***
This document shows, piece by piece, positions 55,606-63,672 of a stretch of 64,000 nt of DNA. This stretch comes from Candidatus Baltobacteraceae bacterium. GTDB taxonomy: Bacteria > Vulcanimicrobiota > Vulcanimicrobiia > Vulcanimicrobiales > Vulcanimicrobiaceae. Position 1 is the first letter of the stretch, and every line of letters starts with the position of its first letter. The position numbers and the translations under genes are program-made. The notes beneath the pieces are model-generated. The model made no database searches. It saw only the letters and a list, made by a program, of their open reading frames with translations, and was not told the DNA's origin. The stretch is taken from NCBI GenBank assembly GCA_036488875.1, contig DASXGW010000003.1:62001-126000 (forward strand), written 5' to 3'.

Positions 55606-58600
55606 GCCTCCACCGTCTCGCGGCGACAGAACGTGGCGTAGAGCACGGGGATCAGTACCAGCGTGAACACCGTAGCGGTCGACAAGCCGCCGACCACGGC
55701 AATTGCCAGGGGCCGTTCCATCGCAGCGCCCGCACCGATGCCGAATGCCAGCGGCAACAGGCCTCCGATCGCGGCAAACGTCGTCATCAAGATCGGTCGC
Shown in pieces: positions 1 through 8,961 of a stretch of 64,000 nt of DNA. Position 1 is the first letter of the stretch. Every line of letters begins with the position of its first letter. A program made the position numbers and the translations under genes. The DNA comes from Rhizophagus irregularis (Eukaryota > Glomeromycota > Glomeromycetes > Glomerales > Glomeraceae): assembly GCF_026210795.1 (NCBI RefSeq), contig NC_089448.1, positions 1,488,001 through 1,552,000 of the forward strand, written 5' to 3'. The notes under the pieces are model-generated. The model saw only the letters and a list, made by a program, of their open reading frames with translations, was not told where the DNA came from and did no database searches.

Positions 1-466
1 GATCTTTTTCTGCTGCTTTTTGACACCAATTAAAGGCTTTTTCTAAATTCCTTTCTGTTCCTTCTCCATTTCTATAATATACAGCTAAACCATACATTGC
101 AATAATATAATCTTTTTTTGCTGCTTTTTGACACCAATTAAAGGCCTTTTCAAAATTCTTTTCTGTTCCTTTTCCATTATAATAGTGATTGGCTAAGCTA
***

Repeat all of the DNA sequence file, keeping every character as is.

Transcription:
This document shows, piece by piece, positions 55,606-63,672 of a stretch of 64,000 nt of DNA. This stretch comes from Candidatus Baltobacteraceae bacterium. GTDB taxonomy: Bacteria > Vulcanimicrobiota > Vulcanimicrobiia > Vulcanimicrobiales > Vulcanimicrobiaceae. Position 1 is the first letter of the stretch, and every line of letters starts with the position of its first letter. The position numbers and the translations under genes are program-made. The notes beneath the pieces are model-generated. The model made no database searches. It saw only the letters and a list, made by a program, of their open reading frames with translations, and was not told the DNA's origin. The stretch is taken from NCBI GenBank assembly GCA_036488875.1, contig DASXGW010000003.1:62001-126000 (forward strand), written 5' to 3'.

Positions 55606-58600
55606 GCCTCCACCGTCTCGCGGCGACAGAACGTGGCGTAGAGCACGGGGATCAGTACCAGCGTGAACACCGTAGCGGTCGACAAGCCGCCGACCACGGC
55701 AATTGCCAGGGGCCGTTCCATCGCAGCGCCCGCACCGATGCCGAATGCCAGCGGCAACAGGCCTCCGATCGCGGCAAACGTCGTCATCAAGATCGGTCGC
Shown in pieces: positions 1 through 8,961 of a stretch of 64,000 nt of DNA. Position 1 is the first letter of the stretch. Every line of letters begins with the position of its first letter. A program made the position numbers and the translations under genes. The DNA comes from Rhizophagus irregularis (Eukaryota > Glomeromycota > Glomeromycetes > Glomerales > Glomeraceae): assembly GCF_026210795.1 (NCBI RefSeq), contig NC_089448.1, positions 1,488,001 through 1,552,000 of the forward strand, written 5' to 3'. The notes under the pieces are model-generated. The model saw only the letters and a list, made by a program, of their open reading frames with translations, was not told where the DNA came from and did no database searches.

Positions 1-466
1 GATCTTTTTCTGCTGCTTTTTGACACCAATTAAAGGCTTTTTCTAAATTCCTTTCTGTTCCTTCTCCATTTCTATAATATACAGCTAAACCATACATTGC
101 AATAATATAATCTTTTTTTGCTGCTTTTTGACACCAATTAAAGGCCTTTTCAAAATTCTTTTCTGTTCCTTTTCCATTATAATAGTGATTGGCTAAGCTA